First, a cafe bar that didn’t sell any food, so we had a beer and chatted with the owner. We were also the first foreign tourists of the season for him. After our beer, we continued looking and found a nice little Italian restaurant where they served us a delicious Zagreb schnitzel.

Posedarje – And again – the first foreign guest of the year. Happened 3x already – Croatians are very grateful and now hopeful for tourism to recover soon. Had some great chats with the owners

Which is like a cordon bleu pork schnitzel filled with ham and cheese. 🤤 After the delicious lunch, we ventured to Paklenica National Park. The place is known for the breathtaking Valika and Mala Paklenica canyons. We saw the canyons and took some photos. The karst rock formations and black-pine forests surrounding the area truly make a stunning landscape. Paklenica was our last stop before finally arriving in Šibenik to meet our friends.


As we arrived in Šibenik, we went straight to the Marina to check out some boats that are on sale. By now, we had already decided to invest in a catamaran at some point, so we were interested to see what the boat market looks like in Croatia. After our visit to the Marina, we went to meet our friend Andy who was anchored off the bay just north of Šibenik, about half an hour by car. We were coming to spend two nights with him on his catamaran.

We had met my friend Josh at the Marina, and we took him with us up to the bay. Josh is my former intern from Medellin. He’s a German guy who lived on a sailboat for a couple of years. He brought tourists from Panama to Cartagena on his own sailboat, which he basically made himself.

Josh was in Šibenik because we have started to plan to buy our own boat soon. The idea is that he will live on it and charter the community to different waters around the world. So we are definitely moving in the direction of becoming yacht owners in the future.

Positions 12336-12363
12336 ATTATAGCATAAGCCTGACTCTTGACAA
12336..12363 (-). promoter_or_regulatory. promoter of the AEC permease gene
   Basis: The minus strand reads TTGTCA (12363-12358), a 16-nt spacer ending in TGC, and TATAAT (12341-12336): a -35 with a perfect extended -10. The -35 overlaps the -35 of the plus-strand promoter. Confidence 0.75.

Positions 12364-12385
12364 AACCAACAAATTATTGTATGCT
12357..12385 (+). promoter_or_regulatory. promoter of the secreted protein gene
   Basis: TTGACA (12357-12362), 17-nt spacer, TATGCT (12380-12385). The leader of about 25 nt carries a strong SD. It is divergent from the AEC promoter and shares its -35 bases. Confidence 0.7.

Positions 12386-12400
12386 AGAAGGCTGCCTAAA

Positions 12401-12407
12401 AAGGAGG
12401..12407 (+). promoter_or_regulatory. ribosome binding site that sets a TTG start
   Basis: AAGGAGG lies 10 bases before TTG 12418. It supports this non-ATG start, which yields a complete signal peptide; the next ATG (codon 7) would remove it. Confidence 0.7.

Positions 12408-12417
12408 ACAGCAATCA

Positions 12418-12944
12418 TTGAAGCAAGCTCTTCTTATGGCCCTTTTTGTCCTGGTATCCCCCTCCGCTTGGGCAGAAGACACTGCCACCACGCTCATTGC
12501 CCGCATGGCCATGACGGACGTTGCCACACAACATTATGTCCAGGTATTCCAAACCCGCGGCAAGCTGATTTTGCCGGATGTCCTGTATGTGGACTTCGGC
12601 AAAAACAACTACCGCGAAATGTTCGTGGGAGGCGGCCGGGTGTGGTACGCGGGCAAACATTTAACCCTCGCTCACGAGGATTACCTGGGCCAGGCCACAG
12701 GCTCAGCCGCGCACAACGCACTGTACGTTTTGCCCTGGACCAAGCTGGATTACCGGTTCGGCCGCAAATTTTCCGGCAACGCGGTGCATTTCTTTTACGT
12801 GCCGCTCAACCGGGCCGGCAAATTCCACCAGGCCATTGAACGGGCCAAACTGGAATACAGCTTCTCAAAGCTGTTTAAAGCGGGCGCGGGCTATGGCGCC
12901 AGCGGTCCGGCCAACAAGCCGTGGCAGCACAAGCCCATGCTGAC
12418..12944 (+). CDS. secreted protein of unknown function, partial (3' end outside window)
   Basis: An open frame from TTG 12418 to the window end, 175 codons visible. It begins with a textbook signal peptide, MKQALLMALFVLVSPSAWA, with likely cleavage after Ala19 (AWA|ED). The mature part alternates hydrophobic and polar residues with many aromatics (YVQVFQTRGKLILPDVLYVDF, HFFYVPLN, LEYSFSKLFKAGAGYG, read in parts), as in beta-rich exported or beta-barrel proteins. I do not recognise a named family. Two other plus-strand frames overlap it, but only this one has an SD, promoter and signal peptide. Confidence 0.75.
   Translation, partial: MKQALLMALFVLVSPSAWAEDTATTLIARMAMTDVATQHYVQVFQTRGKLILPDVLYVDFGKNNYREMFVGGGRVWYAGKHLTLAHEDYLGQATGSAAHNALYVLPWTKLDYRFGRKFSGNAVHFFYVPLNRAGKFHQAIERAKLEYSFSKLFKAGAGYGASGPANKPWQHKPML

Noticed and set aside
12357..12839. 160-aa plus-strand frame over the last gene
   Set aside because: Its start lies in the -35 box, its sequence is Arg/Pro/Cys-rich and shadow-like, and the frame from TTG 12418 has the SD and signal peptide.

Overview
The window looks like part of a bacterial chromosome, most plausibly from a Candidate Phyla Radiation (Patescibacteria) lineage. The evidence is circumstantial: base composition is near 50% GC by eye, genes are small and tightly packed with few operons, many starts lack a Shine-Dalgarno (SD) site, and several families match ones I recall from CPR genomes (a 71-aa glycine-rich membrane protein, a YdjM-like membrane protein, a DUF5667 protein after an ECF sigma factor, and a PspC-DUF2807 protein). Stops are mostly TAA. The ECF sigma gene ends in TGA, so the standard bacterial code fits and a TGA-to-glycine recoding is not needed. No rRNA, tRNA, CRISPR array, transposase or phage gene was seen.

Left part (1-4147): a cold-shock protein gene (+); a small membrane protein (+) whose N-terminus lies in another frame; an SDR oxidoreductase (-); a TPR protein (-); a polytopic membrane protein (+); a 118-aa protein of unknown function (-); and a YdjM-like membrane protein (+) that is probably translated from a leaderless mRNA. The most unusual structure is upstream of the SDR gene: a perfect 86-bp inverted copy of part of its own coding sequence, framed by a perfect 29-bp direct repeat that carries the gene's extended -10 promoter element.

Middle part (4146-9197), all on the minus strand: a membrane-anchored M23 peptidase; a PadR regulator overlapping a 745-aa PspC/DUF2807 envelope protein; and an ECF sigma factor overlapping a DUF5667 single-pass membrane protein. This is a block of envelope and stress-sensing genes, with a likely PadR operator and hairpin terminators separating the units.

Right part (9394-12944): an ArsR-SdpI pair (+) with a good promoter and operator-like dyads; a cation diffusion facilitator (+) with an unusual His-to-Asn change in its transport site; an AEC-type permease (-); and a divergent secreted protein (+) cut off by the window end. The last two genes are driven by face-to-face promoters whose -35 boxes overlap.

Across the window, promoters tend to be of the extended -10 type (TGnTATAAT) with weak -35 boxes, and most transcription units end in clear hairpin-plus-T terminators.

When we arrived at the north bay, we went to this small restaurant Andy had recommended. To get there, we had to go down this tiny little gravel road that branches off the highway towards the coast. You’ll find the tiny hippy restaurant at the end of this road. That day, because of the high swell, the road was basically flooded.

We considered driving through but chose to park the car about 70 feet away and walk. At the shore, there was easily another 70 feet of land gone, so Andreas had to come to get us on a dinghy to take us to the catamaran. There was another couple staying at the boat with us; we said hi when we arrived and immediately jumped into the sea. Later that evening, we went on land to have dinner at the small hippy restaurant.

Our boat for the night – a Lagoon 450S. We chartered our own (smaller one) a few days after.

We had a fantastic evening. Even though they took a really long time to prepare all the food, it was worth it because it was delicious. The rest of the group had some incredible looking fish, and my brother and I had steak. Fun Fact: I don’t think I’ve ever told you this, but my brother and I are both allergic to seafood.

Anyways, that evening we got very drunk, and I’ll spare you the details—nothing to be proud of, but super fun nonetheless. We basically had lots of wine and other mixed drinks and, at some point, even jumped into the water for a late-night swim. You really shouldn’t do that when you’re pissed drunk, but hey, at least I still remember everything so it couldn’t have been that bad. 🙈